Digital monitoring of daily vital signs provides the opportunity to manage a broad range of diseases in older adults. Advances in technology currently allow for screening of numerous vital signs at home without engaging dedicated personnel or using multiple devices. Some devices are also capable of detecting subtle changes in health status and, in case of emergency, directly connect the individual to a healthcare professional.

4. Affordable healthcare

The provision of healthcare has experienced a revolution in recent years. A major component is access for everyone and more family-centered healthcare thus addressing intergenerational dialogue and needs in healthcare. Certain options allow for an "ageing at home" approach by engaging caregivers, families and even insurers. Creating personalized, data driven and integrative plans that can proactively predict need for medical or physical interventions has the potential to reduce long term medical costs.

5. Addressing sensory decline

Hearing loss is the top, potentially modifiable, risk factor of dementia and needs to be addressed early on to decrease fall risk, cognitive impairment, social isolation and other negative health outcomes. A new generation of hearing aids is being created, including hearing aids that are steered by the brain. Medical innovations are being developed that can even protect the hair cells of the inner ear from deterioration due to age or other reasons.

6. Stabilization of cognitive functioning

Innovations in the domain of cognitive training include activities that are based on daily life (e.g. board games), but with a twist. Individualized and more engaging, these activities are designed specifically for the needs of an ageing population.

For example, senior-friendly immersive experiences in virtual reality and added gamification elements to traditional cognitive training are creating a more interactive way for elderly people to maintain their cognitive health.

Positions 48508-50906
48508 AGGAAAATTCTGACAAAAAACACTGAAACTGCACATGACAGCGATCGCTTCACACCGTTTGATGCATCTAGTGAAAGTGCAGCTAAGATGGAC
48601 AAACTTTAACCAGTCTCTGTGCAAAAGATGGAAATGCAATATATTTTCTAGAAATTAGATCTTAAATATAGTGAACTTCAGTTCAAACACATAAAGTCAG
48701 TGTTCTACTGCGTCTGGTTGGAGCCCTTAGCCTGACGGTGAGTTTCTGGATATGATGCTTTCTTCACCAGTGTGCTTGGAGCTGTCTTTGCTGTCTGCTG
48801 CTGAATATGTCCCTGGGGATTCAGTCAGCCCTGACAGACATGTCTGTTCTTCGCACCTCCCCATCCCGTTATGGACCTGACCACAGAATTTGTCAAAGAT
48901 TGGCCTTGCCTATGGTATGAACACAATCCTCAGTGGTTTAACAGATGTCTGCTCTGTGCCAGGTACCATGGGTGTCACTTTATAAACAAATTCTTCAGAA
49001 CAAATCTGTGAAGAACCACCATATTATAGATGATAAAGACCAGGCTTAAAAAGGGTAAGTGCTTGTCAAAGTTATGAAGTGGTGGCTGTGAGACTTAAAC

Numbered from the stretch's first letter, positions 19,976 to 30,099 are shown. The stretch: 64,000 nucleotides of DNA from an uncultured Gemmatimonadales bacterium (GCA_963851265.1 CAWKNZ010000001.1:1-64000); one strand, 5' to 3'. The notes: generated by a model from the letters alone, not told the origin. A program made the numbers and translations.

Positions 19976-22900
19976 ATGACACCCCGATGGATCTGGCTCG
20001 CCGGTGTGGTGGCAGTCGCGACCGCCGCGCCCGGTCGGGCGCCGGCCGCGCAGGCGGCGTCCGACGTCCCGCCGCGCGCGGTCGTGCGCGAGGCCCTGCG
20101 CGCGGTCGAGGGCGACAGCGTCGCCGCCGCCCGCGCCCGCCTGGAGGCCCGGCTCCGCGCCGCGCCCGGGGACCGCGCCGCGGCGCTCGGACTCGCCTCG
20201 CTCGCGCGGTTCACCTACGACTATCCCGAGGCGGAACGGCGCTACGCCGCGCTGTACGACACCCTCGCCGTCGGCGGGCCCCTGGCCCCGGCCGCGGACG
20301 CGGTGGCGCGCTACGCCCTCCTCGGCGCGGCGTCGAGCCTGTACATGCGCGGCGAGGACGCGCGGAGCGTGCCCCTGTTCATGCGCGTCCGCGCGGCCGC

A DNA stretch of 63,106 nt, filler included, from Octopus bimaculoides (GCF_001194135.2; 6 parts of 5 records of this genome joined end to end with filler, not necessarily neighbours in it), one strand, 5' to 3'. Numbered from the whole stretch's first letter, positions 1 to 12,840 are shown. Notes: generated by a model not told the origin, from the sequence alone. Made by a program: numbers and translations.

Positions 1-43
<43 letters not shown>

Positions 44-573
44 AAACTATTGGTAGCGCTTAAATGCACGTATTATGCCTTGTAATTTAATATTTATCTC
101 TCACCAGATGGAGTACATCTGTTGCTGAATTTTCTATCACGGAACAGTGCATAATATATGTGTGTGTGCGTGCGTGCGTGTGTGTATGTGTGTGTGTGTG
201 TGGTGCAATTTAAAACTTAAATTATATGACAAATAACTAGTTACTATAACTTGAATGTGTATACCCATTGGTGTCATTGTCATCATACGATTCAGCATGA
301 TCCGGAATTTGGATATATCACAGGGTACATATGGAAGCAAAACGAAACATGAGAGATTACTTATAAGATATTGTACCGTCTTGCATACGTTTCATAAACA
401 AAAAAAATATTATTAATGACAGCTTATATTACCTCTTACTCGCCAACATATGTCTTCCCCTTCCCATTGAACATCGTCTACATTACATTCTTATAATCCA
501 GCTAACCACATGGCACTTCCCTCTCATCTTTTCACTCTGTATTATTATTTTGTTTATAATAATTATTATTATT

7. Connecting older adults on digital platforms

Social connectedness and lifelong learning are vital parts of a healthy lifestyle and ageing process. Connecting the two factors could have a high impact on solving public health issues such as loneliness, depression and anxiety.

Some thoughtful inventions also target a sometimes overlooked category: elderly suffering from hearing-loss or paralysis. Specialized devices use features like touchscreens, sensors, pre-saved numbers etc. to allow users to communicate with friends and family independently.

8. Mobility and transportation

Mobility is another essential area where technology is proving to add value in older adults’ lives while boosting their confidence and independence.

Specialised ride booking is one area that can facilitate better mobility for older adults. These offer rides with drivers who are trained in basic emergency medical aid, allowing the elderly to confidently engage in everyday activities like grocery shopping, visiting friends and family etc. This enables senior citizens to lead a fuller and independent life.

Academic and syndicated data was used in this analysis. Please email poorna.iyer@medable.com for additional information and data sources.